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Rotorigami: A Rotary Origami Protective System for Robotic Rotorcraft

Penelitian - Researchers report the development of a protection system for robotic rotorcraft consisting of a free-to-spin circular protector that is able to decouple impact yawing moments from the vehicle, combined with a cyclic origami impact cushion capable of reducing the peak impact force experienced by the vehicle.

“We report the design and development of a lightweight and cost-effective mechanical impact protection system for miniature quadrotor aerial platforms, and we compare it with traditional rigid propeller protection concepts,” said Pooya Sareh of the Imperial College London in UK.

Penelitian Rotorigami A Rotary Origami Protective System for Robotic Rotorcraft

“The proposed design allows these platforms to remain stable after a variety of normal and oblique collisions that are intolerable with rigid protectors,“ Sareh and team said.

The emergence of rotorcraft aerial robots, popularly known as drones, offers major opportunities for applications in various areas, such as environmental sensing, sampling, and surveillance. Although the potential uses of flying robots are increasing, flying in complex, constrained environments still remains a challenge.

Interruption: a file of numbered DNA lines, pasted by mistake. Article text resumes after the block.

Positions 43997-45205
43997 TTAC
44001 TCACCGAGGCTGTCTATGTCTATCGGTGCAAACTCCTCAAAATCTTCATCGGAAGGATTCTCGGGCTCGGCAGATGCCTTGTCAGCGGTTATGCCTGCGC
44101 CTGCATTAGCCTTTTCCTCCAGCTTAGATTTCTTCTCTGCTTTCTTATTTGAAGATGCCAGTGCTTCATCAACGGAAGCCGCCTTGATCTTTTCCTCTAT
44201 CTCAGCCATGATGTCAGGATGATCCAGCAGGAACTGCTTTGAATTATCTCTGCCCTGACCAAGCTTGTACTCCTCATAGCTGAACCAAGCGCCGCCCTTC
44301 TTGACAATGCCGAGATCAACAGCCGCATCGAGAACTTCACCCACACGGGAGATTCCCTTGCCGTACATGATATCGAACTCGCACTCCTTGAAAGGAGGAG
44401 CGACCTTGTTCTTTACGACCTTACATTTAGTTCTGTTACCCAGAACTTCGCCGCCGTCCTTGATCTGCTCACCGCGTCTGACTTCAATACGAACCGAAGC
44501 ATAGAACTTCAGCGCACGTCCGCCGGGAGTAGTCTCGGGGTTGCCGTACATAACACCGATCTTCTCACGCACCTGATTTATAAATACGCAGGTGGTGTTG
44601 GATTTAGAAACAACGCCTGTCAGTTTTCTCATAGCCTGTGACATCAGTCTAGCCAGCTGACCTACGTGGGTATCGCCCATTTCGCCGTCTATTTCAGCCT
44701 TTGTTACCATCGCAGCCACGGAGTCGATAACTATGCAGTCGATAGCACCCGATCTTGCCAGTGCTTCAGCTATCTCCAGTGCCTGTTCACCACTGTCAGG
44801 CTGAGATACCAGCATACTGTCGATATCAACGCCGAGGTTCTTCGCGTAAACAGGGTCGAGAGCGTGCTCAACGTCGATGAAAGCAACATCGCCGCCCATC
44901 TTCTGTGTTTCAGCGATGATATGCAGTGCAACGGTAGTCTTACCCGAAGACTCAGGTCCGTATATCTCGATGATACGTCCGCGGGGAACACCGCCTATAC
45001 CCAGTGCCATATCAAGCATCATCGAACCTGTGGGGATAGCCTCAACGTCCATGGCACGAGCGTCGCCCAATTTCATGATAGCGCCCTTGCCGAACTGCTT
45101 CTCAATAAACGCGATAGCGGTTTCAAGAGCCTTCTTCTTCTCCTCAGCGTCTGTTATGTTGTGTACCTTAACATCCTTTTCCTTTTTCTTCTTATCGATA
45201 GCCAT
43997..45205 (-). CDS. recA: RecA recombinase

Environments with several potential collision surfaces prove to be major limitations for unmanned aerial operations. To date, research into drone adaptation to cluttered environments has taken two different routes: obstacle detection and avoidance, and mechanical impact resilience.

Conventional approaches are largely focused on obstacle avoidance by using sensors to map the environment and potential collision surfaces. State-of-the art obstacle-avoidance systems have their basis in either vision-aided techniques, such as optical flow, or distance sensors exploiting radar, lidar, and sonar technologies.

A widely used obstacle detection and avoidance method is simultaneous localization and mapping, which builds an accurate map of obstacles by using high-precision onboard sensors.

Other effectively demonstrated methods include collision-recovering controllers along with simple motion planners, enabling robots to navigate without complete knowledge of their surroundings. This technique allows aerial vehicles to fly in dark, Global Positioning System–denied environments.

Mechanical impact resilience is an alternative approach to impact protection. It seeks to cope with collisions rather than to avoid them, which can also complement avoidance-based methods.

It is based on the fact that most conventional flying platforms are generally unable to sustain flight after a collision with a surface, because the disturbance from the impact will likely cause a loss of control and lead to a crash. Traditional drones are not equipped with any impact resilience systems, with collisions often causing failure in the major components of the vehicle.